Having the healthiest pregnancy ensures not just a happy baby but a happy and healthy mum. There are so many myths that linger around about how to keep healthy whilst pregnant. The moment you announce you will be overwhelmed with advice from friends, family and advice books.You want to do what’s best for you without compromising health and happiness. After the success of my post on Breastfeeding myths debunked, here are the 5 most common pregnancy myths debunked.
You find out you’re pregnant and the happiness is at your highest. However, the stress sets in along with pressure if you don’t feel the ‘pregnancy glow.’ As many as one in ten feel pressure to be happy and look glowing. Again this isn’t true, the worry of giving birth, daily worries as well the overwhelming feeling of being parents can overtake you. A lot of women just don’t enjoy physically being pregnant, and that doesn’t mean you’re less of a mother.
Myth #1: I can’t take anything whilst pregnant so I must suffer
Getting ill whilst pregnant can lead to confusion on what’s allowed to be taking. Home remedies are a great set of tips that highlight what works best and what’s not needed over the counter, especially when you have a cold or flu. Paracetamol is a great universal painkiller and can be taken in pregnancy according to the dosage instructions. There are a lot of medications you can’t take, but many you can, so seek advice from your GP or midwife if you need to take something. Vitamins and supplements are allowed and encouraged. If you find prenatal vitamin pills tough kids chewable vitamins are a great substitute. For aches and pains try a good old hot water bottle, ice packs, physiotherapy and an osteopath or chiropractor.
Myth #2: Eating for two
Eating for two is a myth that needs to be debunked. The saying eating for two isn’t necessarily true. An additional 200 calories are needed during the third trimester only, although pregnancy is tiring and can cause hunger and cravings. I was so hungry the minute I found out with all mine! Staying healthy is an obvious importance but did you know something as simple as how your kitchen impacts your health. Research shows having an organized kitchen leads to eating healthier. Keeping healthy snacks around the kitchen increases health and decreases tiredness. Keeping on top of the food shopping and trying to avoid going food shopping when you’re hungry or craving can help. Keeping your food healthy during pregnancy reduces your chance of developing gestational diabetes and high blood pressure. If your BMI is over 30 it can impact on your birth choices too, so try not to use pregnancy as an excuse to overeat and eat unhealthy foods that you wouldn’t normally eat.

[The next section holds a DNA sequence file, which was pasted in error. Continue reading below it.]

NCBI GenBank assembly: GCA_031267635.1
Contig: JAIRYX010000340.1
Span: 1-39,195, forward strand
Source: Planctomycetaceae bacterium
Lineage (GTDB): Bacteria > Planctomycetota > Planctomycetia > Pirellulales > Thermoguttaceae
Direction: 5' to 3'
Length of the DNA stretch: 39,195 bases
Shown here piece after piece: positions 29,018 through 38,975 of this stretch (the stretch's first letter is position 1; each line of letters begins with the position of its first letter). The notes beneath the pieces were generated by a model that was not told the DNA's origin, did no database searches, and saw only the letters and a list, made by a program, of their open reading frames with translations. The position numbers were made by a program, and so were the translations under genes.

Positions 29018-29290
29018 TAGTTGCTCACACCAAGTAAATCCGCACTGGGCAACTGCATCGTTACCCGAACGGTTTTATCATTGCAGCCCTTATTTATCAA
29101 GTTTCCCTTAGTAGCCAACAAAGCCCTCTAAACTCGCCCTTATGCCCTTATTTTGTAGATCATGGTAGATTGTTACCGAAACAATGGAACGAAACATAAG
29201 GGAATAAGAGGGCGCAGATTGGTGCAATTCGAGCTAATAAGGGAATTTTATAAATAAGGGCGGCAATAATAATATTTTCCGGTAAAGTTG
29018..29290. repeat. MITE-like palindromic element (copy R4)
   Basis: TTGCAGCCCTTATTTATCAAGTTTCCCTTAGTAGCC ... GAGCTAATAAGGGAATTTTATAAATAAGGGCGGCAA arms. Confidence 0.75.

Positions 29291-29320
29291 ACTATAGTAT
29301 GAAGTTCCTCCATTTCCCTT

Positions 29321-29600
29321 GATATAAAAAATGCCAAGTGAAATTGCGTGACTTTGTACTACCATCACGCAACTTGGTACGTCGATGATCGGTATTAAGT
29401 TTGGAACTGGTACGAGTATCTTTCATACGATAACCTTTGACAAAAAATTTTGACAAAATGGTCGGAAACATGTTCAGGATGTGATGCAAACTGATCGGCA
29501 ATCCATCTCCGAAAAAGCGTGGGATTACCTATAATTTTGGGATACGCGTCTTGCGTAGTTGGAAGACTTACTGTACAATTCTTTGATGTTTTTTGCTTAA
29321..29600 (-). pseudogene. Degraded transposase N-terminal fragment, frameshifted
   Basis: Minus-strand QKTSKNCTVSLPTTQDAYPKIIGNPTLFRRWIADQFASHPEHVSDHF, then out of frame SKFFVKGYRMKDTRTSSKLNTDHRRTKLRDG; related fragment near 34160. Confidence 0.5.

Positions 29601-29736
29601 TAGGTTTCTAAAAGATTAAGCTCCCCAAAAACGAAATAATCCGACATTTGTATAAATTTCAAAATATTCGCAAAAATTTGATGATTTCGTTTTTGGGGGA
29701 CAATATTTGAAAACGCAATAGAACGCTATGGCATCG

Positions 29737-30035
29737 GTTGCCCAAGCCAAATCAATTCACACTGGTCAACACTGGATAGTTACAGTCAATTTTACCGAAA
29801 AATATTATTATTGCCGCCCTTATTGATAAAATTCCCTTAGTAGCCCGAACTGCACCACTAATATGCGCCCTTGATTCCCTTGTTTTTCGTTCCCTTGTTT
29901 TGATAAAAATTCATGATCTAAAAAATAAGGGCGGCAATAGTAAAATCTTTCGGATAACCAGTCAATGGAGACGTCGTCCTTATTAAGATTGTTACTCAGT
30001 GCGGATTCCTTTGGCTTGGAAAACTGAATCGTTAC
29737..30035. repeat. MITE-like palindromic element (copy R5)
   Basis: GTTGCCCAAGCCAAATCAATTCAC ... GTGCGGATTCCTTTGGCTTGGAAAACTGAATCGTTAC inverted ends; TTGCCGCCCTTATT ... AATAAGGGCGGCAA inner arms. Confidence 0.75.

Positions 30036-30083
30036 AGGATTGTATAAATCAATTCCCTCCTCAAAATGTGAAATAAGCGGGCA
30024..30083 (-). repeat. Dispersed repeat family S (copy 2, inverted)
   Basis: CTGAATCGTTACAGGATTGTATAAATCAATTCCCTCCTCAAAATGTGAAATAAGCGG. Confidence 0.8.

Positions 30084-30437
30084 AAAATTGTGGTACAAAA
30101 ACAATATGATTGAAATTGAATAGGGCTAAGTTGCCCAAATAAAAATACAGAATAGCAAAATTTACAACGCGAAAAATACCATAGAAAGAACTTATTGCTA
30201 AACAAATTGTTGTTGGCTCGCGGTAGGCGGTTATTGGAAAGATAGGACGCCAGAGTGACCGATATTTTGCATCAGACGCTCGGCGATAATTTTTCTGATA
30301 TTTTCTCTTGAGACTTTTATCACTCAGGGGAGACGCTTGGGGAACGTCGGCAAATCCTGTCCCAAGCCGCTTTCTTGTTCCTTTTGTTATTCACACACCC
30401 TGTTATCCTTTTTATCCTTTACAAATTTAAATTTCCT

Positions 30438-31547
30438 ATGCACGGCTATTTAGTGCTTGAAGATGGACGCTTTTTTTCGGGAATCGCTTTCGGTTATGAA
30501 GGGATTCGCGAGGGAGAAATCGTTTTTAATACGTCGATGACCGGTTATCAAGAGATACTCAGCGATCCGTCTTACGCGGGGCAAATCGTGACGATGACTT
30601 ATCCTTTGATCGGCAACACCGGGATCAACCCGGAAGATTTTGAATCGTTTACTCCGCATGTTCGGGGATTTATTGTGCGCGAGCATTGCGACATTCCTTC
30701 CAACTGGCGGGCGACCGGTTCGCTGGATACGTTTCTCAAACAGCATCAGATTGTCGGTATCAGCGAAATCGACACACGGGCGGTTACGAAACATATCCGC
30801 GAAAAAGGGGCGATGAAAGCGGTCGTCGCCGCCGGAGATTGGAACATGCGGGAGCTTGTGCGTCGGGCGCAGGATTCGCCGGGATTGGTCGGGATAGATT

Myth #3: I can’t exercise during pregnancy
Exercising is seen as a bad idea, many believe that working out puts additional stress on the baby. This is, in fact, false – doing simple stretches or a little burst of workouts can actually give a beneficial workout to the baby. The most popular as well as productive exercise is swimming, low impact aerobics, pregnancy and cycling. If you exercised before pregnancy, there’s no reason to stop if your pregnancy is straightforward. If you’ve had any bleeding or complications, you may be advised differently. You can carry on your normal exercise routine as long as you feel able to, right up until the birth if you like. You may need to take more fluid on board and more breaks than you’re used to but that’s it. Always inform your exercise instructor or trainer that you’re pregnant straight away. If you partake in dangerous sports you might want to rethink how you exercise. If you’d like to start exercising or you just want to stay active, take a pregnancy specific class like Aquanatal or pregnancy yoga. You’re more likely to have a successful natural birth if you keep active, it also helps prevent deep vein thrombosis and helps keep the blood flowing through the placenta and gives the baby good oxygen levels. Be sure to check with your doctor.
Myth #4: I can’t eat oily fish during pregnancy
Staying away from true sushi ie raw fish is a big no no, but most sushi has been frozen first, which kills off the potentially harmful bacteria. Be careful with shellfish and stick to it well cooked. However eating fish rich in omega-3 fatty acids is great for increasing intelligence and IQ levels in children. Just eating two servings of fish can increase the development of the baby’s brain as well as vision. Be sure to eat fish low in mercury such as tuna, salmon, cod, and shrimp, and no more than 3 portions of tuna per week (which is a lot for most people). For a list of all the food dos and don’ts check here.
Myth #5: If I prepare enough I can have the perfect birth
The ins and out of the perfect labour. This is the one thing women put the most pressure on themselves as to what is best for the mum and baby. How it should be natural with no interference of drugs. Everyone is different, even if you have the perfect pregnancy be prepared for things to change during labour. No matter how well prepared you and your body are for labour, things can happen beyond your control and none of it is your fault. All you can do is educate yourself, ask questions and trust in your healthcare provider.
The best thing to remember is to enjoy the 9 months before your little arrival, enjoy and relax. Don’t put too much pressure on yourself, and take what well meaning people say with a pinch of salt! You’ll find your own way. You’ve got this.
Disclosure: collaborative post. All opinions my own. Not intended to replace medical advice. May contain affiliate links.
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